[Magazine veteran Kevin Gifford takes a look the latest video game mags, this time with a look at Game Informer's striking Bioshock Infinite covers, EGM's Child of Eden coverage, and more.]
The new October issue of Game Informer is finally in my hands, and I'm happy for it, because (as GI's own editors have written and talked a bunch about
) it's a three-part split cover for BioShock Infinite featuring some lovely Saturday Evening Post
-style illustration by Robb Waters at Irrational Games. Each cover features quite impressive, dare I say framable, pieces of work
. I didn't get the cover I wanted the most in my mailbox, but I'll live.
During my time writing for print mags I was rarely, if ever, involved in working out cover design. I'd occasionally write cover stories
, but I wasn't the one who decided what the cover itself looked like -- that job was usually the EIC's and art director's.
However, oftentimes I had the impression that getting a decent image from game publishers for a magazine cover was a bit like pulling teeth. Maybe the PR department would just give us a couple of screenshots and expect us to print them as-is on the cover, like EGM did in its first year or so.
Maybe they'd hand us the same art assets they've already given to every other media outlet, so our cover would look like an outdated ad circular. Maybe they'd have the abolute perfect image, but it wouldn't be at print resolution, and they'd drag their feet endlessly at providing a bigger version. And so forth.
Knowing how much of a pain in the ass producing a decent cover is makes me all the more astonished that GI was able to pull something like this off. It's a sign of a couple things, I reckon: Developers are beginning to appreciate what magazines can do for their media strategy that online can't; and when you don't have to worry much about capturing newsstand sales, the world is your oyster design-wise.
This sort of cover I don't think I'd ever see from a Future magazine on the stands, and I don't mean that as a slight in any way. I say it because newsstand sales are a vital part of Future's business, and the BioShock Infinite
covers, while very fetching, would result in poor newsstand sales. (They don't even name the game on the cover, after all, which maybe you can get away with when covering Halo
or Mario but not much else.)
As for GI's innards this month, the BI article is standard GI in style, carried along by its remarkable textual detail and colorful visuals, even though they're all either concepts or very early screenshot renderings at this point. The rest of the mag is a bit more pedestrian, with bits on Kinect, Black Ops
, Gamescom, and the like, the standout feature for me being a bit on a hypothetical "perfect controller." Those covers, though, ooooh...
Moving on to the other mags that I got in the past two weeks:
Electronic Gaming Monthly October 2010
Cover: Halo: Reach
EGM, like GI, is a magazine I receive in the mail long after it's available elsewhere. This means that I got a mag whose cover piece is a Halo: Reach preview two days after Halo: Reach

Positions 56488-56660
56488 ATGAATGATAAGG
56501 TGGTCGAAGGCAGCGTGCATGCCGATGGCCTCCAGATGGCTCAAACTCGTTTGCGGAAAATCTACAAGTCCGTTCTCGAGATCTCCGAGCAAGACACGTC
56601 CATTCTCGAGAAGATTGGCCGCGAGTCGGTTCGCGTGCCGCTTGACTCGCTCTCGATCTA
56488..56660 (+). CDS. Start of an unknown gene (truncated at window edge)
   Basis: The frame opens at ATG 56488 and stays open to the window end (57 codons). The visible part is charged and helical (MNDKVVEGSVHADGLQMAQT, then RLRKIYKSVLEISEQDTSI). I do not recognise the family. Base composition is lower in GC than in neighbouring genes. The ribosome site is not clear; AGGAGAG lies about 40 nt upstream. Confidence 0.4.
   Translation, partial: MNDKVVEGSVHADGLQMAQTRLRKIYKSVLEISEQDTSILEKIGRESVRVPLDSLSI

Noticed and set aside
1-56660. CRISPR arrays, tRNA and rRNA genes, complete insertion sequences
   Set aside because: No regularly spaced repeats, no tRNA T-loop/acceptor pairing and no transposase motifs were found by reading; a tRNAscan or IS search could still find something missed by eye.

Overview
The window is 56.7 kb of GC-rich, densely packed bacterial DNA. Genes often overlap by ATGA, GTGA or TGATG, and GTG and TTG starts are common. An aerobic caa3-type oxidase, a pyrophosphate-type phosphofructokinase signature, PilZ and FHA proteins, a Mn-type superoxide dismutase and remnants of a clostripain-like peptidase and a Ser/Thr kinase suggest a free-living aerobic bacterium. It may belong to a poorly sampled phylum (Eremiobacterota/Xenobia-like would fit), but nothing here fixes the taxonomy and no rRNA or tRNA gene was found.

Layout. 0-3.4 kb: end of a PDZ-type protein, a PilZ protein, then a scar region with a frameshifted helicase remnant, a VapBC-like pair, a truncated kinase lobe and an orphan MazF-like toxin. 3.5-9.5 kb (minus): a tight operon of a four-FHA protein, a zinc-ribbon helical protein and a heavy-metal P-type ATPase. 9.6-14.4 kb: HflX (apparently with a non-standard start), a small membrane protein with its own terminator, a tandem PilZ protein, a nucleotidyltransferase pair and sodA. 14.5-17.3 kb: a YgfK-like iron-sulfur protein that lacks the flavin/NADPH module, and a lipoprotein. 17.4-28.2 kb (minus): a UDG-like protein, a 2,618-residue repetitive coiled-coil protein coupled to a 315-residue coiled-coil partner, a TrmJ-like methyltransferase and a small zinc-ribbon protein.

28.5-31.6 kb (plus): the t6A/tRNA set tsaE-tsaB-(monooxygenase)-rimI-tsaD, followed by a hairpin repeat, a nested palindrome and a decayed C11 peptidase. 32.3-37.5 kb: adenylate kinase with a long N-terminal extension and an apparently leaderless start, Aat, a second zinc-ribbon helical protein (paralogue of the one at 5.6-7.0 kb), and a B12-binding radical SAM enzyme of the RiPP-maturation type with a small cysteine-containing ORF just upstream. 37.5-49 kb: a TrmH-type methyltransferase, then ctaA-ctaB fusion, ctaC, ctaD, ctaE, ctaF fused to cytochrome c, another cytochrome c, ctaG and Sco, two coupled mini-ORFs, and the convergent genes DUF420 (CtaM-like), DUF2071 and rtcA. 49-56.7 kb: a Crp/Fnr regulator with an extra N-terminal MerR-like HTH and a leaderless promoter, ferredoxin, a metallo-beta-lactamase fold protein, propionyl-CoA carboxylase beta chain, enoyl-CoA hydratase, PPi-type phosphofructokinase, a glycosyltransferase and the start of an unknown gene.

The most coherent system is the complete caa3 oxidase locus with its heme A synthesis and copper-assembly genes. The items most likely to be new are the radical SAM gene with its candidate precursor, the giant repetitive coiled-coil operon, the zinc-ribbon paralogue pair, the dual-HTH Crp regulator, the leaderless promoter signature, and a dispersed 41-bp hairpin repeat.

on the cover no doubt boosts newsstand sales, but the real
"cover story" here is Child of Eden
, which (in my eyes, anyway) gets a much more thorough feature as it profiles Mizuguchi and gang. It leads what is a remarkably commentary-laden issue of EGM, from a Todd Howard interview to looks into the ESRB, the Develop conference, and the links between video games and gambling. In this respect, EGM is going almost hyper-GamePro this issue, and I kinda like it.
PC Gamer November 2010
Cover: Civilization V
After appearing on GamePro, George Washington makes another surprising return to the covers of game magazines this month, although things aren't looking quite as good for him here.
This is not the flashiest PCG ever in terms of content. The cover story is a review of a real-time strategy game, after all, and the other main feature is a review of StarCraft 2
-- which, all right, I'm all for longform reviews that really get into the game and all that, but I'm not sure PCG's approach to it is adding much that hasn't already been said about SC2
at this point in time.
Still, the lack of flashy features belies what appears to be an incredibly busy fall and winter for PC gaming in general, and most of the pages are devoted simply to trying to get to it all. The highlight to me was the League of Legends
coverage -- not because I'm into that DOTA
stuff, but because the piece is designed nicely and has some great art backing it up.
Beckett Massive Online Gamer November/December 2010
Cover: Lord of the Rings Online
More of the same here, packed in plastic with a separate guide booklet to LOTRO
and D&D Online
. I'm beginning to have trouble telling the difference between all these MMOs. The article on the history of the mind flayer was interesting, though.
[Kevin Gifford used to breed ferrets, but now he's busy running Magweasel, a really cool weblog about games and Japan and "the industry" and things. In his spare time he does writing and translation for lots of publishers and game companies.]